A few days ago Santalarity closed. Santalarity is a spin-off from Burn 2, the burning man art festival in Second Life. Tau hitched a ride on the small train that went around the site and then got sidetracked in a forest. Since I liked this forest with it strange trees, I decided to take some pictures and while I was at it, I took some of the other builds. Unfortunately I did not get all the builds, nor did I get the names of all the artists as some of the builds had already been removed and some were removed after I took a break so that I did have a picture of them, but not the artist who made it. If you know the artist or the name of the art(most did not have a name) then by all means place a comment or mail to


Miko Kuramoto
Miko Kuramoto

This forest was owned by Miko Kuramoto although it listed someone else as the creator. I just list it under the owner. I find the mesh trees very intriguing sorry so I made a lot of pictures, especially because the forest was on the edge of the sim and it gave the idea that beyond the wood was a vast tundra stretching out. I also took the opportunity to tweak the pictures by using various settings of poster edges and blending layers. The above picture uses poster edged for the trees, but I did not apply it to Tau. I will intersperse pictures with that of the rest of the builds.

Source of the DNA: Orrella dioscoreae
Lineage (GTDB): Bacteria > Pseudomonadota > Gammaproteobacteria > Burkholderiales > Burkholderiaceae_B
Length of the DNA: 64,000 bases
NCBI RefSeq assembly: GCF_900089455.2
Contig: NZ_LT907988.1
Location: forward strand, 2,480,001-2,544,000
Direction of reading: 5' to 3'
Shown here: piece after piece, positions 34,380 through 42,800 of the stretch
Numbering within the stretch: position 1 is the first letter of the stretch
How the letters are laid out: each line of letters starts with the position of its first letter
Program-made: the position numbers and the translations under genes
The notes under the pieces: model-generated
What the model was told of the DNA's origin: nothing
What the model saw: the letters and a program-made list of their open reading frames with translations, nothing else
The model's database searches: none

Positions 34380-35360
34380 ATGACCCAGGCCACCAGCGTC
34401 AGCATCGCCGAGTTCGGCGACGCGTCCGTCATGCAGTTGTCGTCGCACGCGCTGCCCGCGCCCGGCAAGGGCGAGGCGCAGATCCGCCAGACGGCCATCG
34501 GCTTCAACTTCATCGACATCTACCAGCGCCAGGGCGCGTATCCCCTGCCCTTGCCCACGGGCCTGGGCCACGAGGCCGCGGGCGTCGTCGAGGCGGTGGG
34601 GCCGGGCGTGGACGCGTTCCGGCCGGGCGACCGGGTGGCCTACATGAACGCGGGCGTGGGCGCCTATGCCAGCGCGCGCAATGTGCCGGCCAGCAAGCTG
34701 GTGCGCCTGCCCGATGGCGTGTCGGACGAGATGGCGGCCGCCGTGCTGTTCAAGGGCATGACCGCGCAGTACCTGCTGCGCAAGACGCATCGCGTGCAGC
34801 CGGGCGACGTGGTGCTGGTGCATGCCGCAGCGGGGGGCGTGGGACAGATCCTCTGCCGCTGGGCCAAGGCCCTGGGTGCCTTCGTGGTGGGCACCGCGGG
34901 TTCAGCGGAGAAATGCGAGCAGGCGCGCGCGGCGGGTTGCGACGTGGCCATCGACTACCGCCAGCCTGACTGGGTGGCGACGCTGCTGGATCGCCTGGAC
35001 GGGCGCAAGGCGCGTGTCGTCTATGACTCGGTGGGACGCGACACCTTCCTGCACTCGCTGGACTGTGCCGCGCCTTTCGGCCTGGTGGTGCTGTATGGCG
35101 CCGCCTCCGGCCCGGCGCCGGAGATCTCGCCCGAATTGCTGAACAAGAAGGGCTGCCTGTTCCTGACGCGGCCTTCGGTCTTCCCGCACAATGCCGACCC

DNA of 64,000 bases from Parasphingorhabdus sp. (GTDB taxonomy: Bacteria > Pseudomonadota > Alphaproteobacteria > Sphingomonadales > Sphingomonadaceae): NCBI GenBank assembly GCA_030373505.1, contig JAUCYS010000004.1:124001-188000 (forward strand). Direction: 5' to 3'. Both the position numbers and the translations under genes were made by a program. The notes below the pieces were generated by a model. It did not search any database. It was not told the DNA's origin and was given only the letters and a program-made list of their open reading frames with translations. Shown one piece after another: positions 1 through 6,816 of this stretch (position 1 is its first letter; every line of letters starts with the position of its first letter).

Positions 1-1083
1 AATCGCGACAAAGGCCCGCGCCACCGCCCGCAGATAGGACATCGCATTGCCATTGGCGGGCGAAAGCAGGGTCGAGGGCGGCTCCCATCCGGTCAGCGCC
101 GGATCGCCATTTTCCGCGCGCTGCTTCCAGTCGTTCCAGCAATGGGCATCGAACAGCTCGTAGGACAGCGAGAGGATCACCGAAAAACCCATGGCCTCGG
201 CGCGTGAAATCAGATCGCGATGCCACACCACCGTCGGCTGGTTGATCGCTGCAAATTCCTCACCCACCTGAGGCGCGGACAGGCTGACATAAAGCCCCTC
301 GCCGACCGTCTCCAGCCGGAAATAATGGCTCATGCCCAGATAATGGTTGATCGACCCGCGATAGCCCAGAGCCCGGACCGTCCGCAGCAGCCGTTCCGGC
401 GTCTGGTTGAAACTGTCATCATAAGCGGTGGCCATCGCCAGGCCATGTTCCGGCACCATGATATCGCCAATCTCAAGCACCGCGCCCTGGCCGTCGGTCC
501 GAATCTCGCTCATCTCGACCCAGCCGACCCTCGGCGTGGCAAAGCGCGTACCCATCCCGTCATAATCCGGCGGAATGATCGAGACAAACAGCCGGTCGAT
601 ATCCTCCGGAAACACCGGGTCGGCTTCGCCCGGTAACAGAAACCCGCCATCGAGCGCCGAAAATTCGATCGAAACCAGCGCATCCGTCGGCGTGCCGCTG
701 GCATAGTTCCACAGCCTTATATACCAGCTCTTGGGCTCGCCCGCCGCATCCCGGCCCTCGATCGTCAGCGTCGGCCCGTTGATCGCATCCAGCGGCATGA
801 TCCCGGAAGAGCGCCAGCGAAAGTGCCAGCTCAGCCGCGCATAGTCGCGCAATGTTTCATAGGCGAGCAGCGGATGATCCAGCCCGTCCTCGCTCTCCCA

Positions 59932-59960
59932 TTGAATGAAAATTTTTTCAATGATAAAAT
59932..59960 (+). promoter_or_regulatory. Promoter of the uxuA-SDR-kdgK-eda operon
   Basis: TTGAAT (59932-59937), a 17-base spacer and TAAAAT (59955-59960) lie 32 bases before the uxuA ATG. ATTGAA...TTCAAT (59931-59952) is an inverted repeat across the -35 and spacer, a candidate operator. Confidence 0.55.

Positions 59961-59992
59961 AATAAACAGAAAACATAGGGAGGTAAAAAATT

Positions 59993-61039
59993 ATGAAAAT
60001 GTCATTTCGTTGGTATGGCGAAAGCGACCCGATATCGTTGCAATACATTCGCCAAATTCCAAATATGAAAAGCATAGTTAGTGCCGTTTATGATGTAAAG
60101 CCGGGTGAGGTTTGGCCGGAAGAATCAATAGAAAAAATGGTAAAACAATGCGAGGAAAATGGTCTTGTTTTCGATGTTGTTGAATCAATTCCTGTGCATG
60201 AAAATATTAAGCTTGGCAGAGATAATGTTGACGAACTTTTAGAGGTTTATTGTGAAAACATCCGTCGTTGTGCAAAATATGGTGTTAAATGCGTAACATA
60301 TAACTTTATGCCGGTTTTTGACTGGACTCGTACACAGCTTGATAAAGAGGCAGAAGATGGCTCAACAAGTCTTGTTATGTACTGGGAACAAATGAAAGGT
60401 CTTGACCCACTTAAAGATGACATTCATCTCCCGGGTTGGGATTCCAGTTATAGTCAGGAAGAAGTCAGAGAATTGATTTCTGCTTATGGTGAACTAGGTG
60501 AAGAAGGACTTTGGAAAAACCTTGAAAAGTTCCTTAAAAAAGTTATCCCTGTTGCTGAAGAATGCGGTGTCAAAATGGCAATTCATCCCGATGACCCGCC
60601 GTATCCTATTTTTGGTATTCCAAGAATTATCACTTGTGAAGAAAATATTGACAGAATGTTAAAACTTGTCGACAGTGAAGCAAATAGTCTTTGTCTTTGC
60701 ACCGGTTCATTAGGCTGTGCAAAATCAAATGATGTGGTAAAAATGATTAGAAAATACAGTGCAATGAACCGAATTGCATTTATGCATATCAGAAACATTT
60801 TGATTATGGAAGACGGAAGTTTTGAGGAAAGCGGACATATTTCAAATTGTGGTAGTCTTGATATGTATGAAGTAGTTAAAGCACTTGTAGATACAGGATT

Burn 2
Burn 2
On the edge

This is a view of the center of the sim. It is the central gathering place where sometimes parties are held. Tau never goes to parties as she is too shy. I seldom go because I got other things to go to.


Empathic Eccentricia